Molecular imaging agents can be targeted to a specific receptor or protein on the cardiomyocyte surface, or to enzymes released into the interstitial space, such as cathepsins, matrix metalloproteinases and myeloperoxidase. Molecular imaging of the myocardium, however, requires the imaging agent to be small, sensitive (nanomolar levels or better), and able to gain access to the interstitial space. Several novel agents that fulfill these criteria have been used for targeted molecular imaging applications in the myocardium. Magnetic resonance, fluorescence, and single-photon emission CT have been used to image the molecular signals generated by these agents. The use of targeted imaging agents in the myocardium has the potential to provide valuable insights into the pathophysiology of myocardial injury and to facilitate the development of novel therapeutic strategies.
      13. URL :
        http://www.ncbi.nlm.nih.gov/pmc/articles/PMC2597275/?tool=pubmed
      14. Call Number :
        PKI @ sarah.piper @
      15. Serial :
        4650
      1. Author :
        Luker, G.D.; Luker, K.E.
      2. Title :
      3. Type :
        Journal Article
      4. Year :
        2008
      5. Publication :
        Journal of Nuclear Medicine: Official Publication, Society of Nuclear Medicine
      6. Products :
      7. Volume :
        49
      8. Issue :
        1
      9. Page Numbers :
        N/A
      10. Research Area :
        N/A
      11. Keywords :
        Animals; Clinical Medicine; Contrast Media; Diagnostic Imaging; Fluorescence; Image Processing, Computer-Assisted; in vivo; in vivo imaging; Luminescent Measurements; Mice; Neoplasm Metastasis; Neoplasms; Optics and Photonics; Peptide Hydrolases; Rats; Signal Transduction; Software; Tomography, Optical
      12. Abstract :
        Optical techniques, such as bioluminescence and fluorescence, are emerging as powerful new modalities for molecular imaging in disease and therapy. Combining innovative molecular biology and chemistry, researchers have developed optical methods for imaging a variety of cellular and molecular processes in vivo, including protein interactions, protein degradation, and protease activity. Whereas optical imaging has been used primarily for research in small-animal models, there are several areas in which optical molecular imaging will translate to clinical medicine. In this review, we summarize recent advances in optical techniques for molecular imaging and the potential impact for clinical medicine.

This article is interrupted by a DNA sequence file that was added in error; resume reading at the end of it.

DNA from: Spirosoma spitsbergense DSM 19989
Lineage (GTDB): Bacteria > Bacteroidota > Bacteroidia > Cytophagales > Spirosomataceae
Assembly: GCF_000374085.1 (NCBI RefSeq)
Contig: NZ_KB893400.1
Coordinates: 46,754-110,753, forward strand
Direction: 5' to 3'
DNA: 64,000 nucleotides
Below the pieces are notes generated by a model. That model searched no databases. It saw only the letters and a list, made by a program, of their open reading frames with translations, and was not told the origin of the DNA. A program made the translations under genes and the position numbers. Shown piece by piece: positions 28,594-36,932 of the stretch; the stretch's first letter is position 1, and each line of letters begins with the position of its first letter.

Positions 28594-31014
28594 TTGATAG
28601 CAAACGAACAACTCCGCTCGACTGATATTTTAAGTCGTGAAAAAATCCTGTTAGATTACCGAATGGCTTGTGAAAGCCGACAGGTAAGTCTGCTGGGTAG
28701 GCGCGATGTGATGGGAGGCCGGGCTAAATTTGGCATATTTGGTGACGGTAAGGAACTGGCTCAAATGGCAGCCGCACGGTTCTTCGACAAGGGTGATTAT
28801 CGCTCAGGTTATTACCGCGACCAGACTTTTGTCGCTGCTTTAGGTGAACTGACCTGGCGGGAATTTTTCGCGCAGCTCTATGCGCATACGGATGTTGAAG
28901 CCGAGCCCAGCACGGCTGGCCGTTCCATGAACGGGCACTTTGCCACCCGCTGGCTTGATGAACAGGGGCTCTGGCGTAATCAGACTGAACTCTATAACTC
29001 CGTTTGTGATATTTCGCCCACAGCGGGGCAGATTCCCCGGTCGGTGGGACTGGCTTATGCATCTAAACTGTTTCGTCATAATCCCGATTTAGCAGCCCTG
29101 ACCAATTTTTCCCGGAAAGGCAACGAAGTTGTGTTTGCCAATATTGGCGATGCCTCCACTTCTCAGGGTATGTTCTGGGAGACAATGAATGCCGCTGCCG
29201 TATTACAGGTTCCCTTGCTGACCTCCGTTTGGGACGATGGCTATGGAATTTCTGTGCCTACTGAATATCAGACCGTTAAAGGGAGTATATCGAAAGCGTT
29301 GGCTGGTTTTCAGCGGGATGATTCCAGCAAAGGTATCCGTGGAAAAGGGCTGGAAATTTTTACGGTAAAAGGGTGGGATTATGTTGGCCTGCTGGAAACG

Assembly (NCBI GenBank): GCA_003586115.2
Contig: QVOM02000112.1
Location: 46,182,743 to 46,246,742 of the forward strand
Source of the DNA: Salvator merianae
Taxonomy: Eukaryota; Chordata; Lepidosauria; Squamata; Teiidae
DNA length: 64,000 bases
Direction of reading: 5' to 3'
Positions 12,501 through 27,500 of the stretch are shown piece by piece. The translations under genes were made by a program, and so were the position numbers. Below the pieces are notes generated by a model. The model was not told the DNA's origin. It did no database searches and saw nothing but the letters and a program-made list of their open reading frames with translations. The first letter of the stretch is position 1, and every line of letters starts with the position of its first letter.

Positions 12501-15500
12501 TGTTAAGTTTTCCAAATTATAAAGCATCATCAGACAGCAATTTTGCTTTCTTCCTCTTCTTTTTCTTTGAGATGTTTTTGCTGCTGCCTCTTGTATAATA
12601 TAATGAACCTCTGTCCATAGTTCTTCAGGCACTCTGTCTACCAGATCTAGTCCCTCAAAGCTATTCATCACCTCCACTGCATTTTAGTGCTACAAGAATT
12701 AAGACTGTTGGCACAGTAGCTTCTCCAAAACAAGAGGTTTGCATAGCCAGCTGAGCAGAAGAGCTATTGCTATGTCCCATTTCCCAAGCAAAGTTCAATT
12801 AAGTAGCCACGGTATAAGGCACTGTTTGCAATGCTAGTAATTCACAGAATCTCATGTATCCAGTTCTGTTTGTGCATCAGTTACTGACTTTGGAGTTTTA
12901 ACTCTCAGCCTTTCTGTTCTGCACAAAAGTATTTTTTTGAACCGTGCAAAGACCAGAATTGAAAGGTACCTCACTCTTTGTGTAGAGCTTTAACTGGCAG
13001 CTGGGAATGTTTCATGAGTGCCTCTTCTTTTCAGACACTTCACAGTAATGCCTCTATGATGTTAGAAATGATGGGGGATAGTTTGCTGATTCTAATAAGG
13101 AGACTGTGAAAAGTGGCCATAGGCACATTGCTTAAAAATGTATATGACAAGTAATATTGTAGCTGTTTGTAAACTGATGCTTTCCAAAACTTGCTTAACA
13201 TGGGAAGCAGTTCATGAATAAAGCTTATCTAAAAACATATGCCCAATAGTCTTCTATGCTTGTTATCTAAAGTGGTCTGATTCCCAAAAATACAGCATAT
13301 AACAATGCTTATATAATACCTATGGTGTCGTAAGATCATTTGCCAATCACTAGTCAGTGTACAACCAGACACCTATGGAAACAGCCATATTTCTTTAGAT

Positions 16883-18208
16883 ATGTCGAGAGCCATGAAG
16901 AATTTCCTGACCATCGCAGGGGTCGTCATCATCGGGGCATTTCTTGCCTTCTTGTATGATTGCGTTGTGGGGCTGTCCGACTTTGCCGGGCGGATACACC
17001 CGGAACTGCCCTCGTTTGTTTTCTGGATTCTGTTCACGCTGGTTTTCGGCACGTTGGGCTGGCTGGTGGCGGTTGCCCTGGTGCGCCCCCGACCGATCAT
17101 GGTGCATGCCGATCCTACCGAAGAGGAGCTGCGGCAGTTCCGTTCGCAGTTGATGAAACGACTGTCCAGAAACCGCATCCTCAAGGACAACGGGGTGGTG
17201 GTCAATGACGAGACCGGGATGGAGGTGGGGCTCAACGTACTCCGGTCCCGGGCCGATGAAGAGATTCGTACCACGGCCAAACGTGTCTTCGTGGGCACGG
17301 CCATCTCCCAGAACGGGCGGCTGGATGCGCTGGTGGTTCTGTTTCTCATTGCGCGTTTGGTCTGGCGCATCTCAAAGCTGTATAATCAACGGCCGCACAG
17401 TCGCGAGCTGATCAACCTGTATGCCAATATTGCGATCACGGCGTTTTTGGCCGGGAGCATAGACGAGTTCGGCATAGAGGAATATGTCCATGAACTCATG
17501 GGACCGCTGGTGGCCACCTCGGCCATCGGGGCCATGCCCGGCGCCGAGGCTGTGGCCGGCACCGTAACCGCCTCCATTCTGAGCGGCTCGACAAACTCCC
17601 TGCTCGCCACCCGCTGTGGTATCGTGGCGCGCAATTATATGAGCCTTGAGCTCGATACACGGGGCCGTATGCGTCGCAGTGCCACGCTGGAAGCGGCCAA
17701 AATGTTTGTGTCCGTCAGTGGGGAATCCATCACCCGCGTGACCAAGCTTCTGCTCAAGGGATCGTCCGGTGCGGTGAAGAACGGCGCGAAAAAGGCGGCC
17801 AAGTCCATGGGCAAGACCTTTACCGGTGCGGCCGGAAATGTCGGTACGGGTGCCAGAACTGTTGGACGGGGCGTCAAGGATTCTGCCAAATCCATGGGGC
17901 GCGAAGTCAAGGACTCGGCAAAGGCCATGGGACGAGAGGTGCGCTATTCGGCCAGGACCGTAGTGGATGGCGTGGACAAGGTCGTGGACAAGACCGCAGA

13. URL :
        http://www.ncbi.nlm.nih.gov/pubmed/18077528
      14. Call Number :
        PKI @ user @ 7444
      15. Serial :
        4477
      1. Author :
        Takaba, J.; Mishima, Y.; Hatake, K.; Kasahara, T.
      2. Title :
      3. Type :
        Journal Article
      4. Year :
        2010
      5. Publication :
        Mediators of Inflammation
      6. Products :
      7. Volume :
        2010
      8. Issue :
        N/A
      9. Page Numbers :
        N/A
      10. Research Area :
        N/A
      11. Keywords :
        bone marrow cells; Cancer; cell labeling; in vitro; in vivo imaging; Olympus IV-100; tail vein injection; VivoTag 750
      12. Abstract :
        Mucosal damage is a common side effect of many cancer treatments, especially radiotherapy and intensive chemotherapy, which often induce bone marrow (BM) suppression. We observed that acetic acid- (AA-) induced mucosal damage in the colon of mice was worsened by simultaneous treatment with irradiation or 5-FU. However, irradiation 14 days prior to the AA treatment augmented the recovery from mucosal damage, suggesting that the recovery from BM suppression had an advantageous effect on the mucosal repair. In addition, BM transplantation also augmented the recovery from AA-induced mucosal damage. We further confirmed that transplanted BM-derived cells, particularly F4/80+Gr1+ “inflammatory” monocytes (Subset 1), accumulated in the damaged mucosal area in the early healing phase, and both of Subset 1 and F4/80+Gr1- “resident” monocytes (Subset 2) accumulated in this area in later phases. Our results suggest that monocytes/macrophages contribute to the mucosal recovery and regeneration following mucosal damage by anticancer drug therapy.
      13. URL :
        http://www.ncbi.nlm.nih.gov/pubmed/21274263
      14. Call Number :
        PKI @ user @ 8445
      15. Serial :
        4808